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South Korea: Worrying About the Polluting Neighbours

Murat Taner | Photographer's Choice | Getty Images

The snowflakes drifting earthwards made for a pretty sight in Seoul this week. But they had a darker aspect for many residents concerned about their toxic properties, as worries continue about South Korea's vulnerability to air pollution in nearby China.

Much of eastern China has experienced its worst smog for years over the past week, caused largely by the past decade's huge increase in coal usage by factories and power plants, as well as emissions from the rapidly growing number of motor vehicles. Since Saturday, South Korea has also suffered an acute rise in air pollution – albeit not to the same levels of Beijing – and local media, as well as government officials, are pinning the blame on China.

According to a study by the National Institute of Environmental Research, levels of sulphur and nitrogen oxides in the air from January 12 to 15 were up to four times higher than in the same period of last year. Levels of lead were about three times higher. In Seoul, the concentration of ultra-fine dust in the air reached 218 micrograms per cubic metre – more than double the government's maximum acceptable level.

"Our country's air pollution is affected by air pollution in China, because pollutant substances are blown in by westerly winds," says Oh Young-min, an official at the ministry of the environment. Around 40 per cent of nitrogen oxide in South Korea's air comes from China, she adds.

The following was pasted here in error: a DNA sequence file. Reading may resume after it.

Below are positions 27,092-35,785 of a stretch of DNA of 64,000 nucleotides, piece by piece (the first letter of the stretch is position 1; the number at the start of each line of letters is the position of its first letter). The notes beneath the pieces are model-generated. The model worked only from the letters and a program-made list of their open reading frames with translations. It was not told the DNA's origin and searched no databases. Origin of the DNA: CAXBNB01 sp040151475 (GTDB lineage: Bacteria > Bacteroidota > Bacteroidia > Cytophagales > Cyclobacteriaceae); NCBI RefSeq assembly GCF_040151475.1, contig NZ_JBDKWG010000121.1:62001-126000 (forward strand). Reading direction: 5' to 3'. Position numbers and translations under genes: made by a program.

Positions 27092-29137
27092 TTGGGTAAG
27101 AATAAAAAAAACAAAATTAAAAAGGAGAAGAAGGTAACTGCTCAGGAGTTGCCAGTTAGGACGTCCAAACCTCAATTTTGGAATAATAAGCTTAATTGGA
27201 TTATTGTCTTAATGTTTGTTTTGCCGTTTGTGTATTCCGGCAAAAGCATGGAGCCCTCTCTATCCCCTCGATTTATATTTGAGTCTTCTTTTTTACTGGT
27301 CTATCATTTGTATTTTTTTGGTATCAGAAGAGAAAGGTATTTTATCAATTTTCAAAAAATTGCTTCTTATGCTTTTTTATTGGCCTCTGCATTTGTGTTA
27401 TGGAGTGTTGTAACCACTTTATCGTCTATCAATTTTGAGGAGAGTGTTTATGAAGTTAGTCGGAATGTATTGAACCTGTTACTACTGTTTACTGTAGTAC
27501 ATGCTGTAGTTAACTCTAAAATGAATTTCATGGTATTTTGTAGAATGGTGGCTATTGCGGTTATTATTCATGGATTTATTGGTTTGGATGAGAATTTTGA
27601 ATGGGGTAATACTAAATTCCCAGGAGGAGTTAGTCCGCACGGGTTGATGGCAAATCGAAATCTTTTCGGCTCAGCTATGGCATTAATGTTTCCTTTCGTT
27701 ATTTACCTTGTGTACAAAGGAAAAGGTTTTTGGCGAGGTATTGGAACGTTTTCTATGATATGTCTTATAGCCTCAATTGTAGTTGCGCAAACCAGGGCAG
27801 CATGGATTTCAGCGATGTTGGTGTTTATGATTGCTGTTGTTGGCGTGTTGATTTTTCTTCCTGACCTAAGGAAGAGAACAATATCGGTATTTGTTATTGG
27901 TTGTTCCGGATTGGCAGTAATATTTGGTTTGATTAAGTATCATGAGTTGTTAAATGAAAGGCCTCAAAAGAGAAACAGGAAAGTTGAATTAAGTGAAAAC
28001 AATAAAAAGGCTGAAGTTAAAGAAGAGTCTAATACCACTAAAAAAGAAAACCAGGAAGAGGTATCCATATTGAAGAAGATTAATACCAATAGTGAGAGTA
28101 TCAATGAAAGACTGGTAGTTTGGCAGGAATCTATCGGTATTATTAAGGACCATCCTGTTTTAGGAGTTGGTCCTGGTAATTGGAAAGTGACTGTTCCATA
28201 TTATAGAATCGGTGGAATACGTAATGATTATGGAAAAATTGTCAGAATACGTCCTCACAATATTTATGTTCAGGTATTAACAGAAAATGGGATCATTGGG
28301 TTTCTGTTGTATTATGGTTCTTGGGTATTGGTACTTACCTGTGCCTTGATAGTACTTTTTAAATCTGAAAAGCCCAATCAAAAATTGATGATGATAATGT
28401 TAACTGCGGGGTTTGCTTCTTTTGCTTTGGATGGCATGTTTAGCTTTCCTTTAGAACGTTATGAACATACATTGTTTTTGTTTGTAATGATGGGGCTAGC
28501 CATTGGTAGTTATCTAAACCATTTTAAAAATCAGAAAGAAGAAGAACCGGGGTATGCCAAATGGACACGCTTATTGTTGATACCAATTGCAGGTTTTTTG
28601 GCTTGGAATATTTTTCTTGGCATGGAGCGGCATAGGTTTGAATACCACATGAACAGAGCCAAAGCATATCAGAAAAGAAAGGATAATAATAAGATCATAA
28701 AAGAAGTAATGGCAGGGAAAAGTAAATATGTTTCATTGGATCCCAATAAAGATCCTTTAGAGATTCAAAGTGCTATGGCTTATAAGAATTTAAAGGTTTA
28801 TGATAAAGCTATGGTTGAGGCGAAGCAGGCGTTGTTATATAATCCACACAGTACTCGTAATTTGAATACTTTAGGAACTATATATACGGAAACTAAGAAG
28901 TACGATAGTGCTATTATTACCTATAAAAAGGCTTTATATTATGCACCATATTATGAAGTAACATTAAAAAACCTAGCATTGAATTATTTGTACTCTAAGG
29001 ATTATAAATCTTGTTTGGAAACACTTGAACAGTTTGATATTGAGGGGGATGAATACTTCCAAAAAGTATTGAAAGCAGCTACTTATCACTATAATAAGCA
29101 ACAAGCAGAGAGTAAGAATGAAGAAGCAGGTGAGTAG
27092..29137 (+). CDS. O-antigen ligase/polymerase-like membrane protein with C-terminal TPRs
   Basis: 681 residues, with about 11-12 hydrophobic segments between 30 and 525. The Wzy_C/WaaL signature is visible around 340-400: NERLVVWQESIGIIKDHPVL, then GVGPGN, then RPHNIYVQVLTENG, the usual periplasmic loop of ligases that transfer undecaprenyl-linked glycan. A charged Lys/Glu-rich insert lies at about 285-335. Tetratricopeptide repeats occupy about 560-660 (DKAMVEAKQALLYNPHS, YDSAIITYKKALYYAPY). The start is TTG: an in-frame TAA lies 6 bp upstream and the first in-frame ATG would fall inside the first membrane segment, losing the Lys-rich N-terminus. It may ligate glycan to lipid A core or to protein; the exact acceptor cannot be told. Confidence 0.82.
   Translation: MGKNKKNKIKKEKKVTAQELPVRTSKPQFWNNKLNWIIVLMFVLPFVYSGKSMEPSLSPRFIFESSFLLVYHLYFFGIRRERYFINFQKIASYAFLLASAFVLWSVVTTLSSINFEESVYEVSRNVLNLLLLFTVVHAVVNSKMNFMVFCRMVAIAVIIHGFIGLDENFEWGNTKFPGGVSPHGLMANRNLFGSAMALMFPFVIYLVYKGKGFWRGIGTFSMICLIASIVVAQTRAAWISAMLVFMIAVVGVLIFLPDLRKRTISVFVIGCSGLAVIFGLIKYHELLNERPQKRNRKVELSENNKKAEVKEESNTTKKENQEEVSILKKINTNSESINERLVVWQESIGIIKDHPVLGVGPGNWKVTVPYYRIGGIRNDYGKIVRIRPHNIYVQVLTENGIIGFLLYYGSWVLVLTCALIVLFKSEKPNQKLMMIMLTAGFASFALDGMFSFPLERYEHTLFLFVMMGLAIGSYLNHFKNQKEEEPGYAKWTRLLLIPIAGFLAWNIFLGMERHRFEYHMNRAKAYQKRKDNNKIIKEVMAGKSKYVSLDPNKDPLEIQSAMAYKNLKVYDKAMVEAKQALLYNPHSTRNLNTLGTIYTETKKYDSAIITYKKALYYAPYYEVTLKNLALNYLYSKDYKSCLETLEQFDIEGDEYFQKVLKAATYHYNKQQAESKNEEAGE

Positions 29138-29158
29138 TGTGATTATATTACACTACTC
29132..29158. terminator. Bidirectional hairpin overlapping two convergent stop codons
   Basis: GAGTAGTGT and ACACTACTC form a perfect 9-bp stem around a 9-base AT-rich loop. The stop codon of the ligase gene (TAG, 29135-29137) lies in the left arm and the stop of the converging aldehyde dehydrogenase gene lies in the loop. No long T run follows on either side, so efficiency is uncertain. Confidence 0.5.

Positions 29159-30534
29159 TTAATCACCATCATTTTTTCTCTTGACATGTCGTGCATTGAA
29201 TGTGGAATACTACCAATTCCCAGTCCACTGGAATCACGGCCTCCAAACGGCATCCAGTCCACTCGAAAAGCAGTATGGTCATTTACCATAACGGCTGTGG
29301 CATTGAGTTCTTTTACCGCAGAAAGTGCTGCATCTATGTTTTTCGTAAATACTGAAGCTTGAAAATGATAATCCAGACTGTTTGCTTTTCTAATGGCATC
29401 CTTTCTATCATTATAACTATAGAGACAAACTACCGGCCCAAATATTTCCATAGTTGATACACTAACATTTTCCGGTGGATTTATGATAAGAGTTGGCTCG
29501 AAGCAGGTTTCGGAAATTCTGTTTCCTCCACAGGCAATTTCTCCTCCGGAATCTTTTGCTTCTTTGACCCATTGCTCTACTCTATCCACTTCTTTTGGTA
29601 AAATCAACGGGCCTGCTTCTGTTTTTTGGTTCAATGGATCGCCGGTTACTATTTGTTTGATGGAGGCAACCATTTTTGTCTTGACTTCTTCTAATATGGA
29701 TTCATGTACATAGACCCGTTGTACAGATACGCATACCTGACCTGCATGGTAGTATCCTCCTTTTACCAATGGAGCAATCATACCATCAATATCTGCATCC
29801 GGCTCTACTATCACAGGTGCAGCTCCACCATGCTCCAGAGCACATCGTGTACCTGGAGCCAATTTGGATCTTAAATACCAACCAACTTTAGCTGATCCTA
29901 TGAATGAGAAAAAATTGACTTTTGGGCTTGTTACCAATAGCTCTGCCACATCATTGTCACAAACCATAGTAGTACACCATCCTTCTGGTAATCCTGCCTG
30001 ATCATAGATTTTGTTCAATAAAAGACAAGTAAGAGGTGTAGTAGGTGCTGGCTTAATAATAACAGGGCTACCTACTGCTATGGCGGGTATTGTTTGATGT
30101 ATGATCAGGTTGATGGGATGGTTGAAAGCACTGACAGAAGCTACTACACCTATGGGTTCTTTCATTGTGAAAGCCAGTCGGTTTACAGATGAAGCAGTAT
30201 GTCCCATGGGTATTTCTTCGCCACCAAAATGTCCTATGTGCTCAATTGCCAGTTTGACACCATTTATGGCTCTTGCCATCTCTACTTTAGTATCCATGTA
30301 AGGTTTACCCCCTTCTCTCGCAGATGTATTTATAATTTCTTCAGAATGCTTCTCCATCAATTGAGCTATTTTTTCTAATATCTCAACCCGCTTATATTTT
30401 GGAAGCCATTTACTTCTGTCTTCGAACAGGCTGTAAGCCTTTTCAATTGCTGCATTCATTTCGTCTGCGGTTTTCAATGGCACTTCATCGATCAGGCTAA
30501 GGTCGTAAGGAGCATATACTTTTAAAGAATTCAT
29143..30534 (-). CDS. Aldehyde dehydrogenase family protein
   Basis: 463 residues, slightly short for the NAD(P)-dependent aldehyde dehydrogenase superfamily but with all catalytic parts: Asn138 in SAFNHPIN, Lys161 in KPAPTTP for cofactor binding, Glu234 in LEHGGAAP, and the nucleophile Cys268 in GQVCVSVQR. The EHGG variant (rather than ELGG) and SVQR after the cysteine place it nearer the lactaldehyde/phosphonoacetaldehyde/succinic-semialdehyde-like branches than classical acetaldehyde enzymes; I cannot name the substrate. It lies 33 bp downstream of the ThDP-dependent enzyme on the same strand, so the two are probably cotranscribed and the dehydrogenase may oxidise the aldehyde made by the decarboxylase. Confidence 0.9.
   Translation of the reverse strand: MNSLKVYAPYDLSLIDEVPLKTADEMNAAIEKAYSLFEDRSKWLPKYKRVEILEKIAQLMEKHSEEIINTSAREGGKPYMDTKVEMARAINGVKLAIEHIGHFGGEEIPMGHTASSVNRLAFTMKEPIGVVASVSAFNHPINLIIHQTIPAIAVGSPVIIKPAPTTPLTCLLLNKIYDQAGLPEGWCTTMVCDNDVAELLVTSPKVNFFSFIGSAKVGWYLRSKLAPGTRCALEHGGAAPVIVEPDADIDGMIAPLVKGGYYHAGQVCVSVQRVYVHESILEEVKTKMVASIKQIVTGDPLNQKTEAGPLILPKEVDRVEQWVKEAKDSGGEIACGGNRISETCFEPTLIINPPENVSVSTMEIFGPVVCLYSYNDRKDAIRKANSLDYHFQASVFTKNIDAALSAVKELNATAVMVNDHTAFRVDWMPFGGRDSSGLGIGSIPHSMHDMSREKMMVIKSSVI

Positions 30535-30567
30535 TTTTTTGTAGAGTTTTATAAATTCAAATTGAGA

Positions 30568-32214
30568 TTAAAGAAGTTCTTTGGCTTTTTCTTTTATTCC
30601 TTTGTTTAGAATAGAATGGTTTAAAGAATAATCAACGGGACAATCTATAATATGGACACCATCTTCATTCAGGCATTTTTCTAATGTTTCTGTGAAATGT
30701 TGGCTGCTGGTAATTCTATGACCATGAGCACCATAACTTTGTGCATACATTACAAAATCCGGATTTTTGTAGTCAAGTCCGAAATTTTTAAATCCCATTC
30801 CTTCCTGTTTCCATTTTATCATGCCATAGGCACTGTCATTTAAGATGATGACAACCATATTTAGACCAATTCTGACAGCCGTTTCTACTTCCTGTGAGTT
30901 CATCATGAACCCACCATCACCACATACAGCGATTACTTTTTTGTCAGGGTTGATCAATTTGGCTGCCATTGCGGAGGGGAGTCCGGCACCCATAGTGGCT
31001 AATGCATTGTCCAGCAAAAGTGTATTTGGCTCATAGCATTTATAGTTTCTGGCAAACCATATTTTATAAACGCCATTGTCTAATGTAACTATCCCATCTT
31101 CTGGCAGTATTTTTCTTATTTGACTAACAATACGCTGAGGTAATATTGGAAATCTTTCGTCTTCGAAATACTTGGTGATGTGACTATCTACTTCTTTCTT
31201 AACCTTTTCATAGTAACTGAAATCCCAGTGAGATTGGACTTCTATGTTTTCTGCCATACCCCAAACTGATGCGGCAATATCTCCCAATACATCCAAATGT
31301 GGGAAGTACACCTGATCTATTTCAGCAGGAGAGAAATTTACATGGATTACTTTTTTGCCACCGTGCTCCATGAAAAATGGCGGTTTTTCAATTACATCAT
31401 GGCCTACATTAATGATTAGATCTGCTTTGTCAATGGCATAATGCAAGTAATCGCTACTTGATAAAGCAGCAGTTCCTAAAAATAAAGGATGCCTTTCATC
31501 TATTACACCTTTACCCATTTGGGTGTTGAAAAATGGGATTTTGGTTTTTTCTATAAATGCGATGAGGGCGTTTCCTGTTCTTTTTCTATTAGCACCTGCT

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Concerns about the impact of Chinese air pollution are not new. South Koreans have long experienced "yellow dust storms" sweeping in from Mongolia's Gobi desert – a phenomenon that has become far more menacing now that the clouds bring not just sand, but also toxic particles accumulated as they pass through China's industrial region. Five years ago the storms forced the closure of schools and semiconductor factories in South Korea.

Those storms normally occur in the spring; such a severe bout of pollution at this time of year is unusual. It seems that the past week's rising temperatures created high levels of water vapour, which trapped pollutant substances in the lower levels of the atmosphere.

In any case, the unseasonal phenomenon has put worries about Chinese pollution back on the agenda in Seoul. This comes as incoming administrations in both countries are getting to know each other: South Korea's next president Park Geun-hye last week received a visit from China's vice foreign minister, and a group of her aides will meet Beijing 's newly anointed leader Xi Jinping next week.

(Read More: Beijing's Toxic Smog Was Years in the Making, Had Many Sources)

Choi Jun-ho, director of Friends of the Earth Korea, says South Korean manufacturing groups bear much of the blame for the country's pollution woes. "The government needs to tighten its pollution-related regulations, and companies need to abide by the rules," he says. But what happens in China will also be crucial to solving the problem, he adds – noting that, while the Beijing government is giving some signs of a tougher stance on pollution, continued industrial growth could mean plenty more toxic particles floating over the sea to Seoul.

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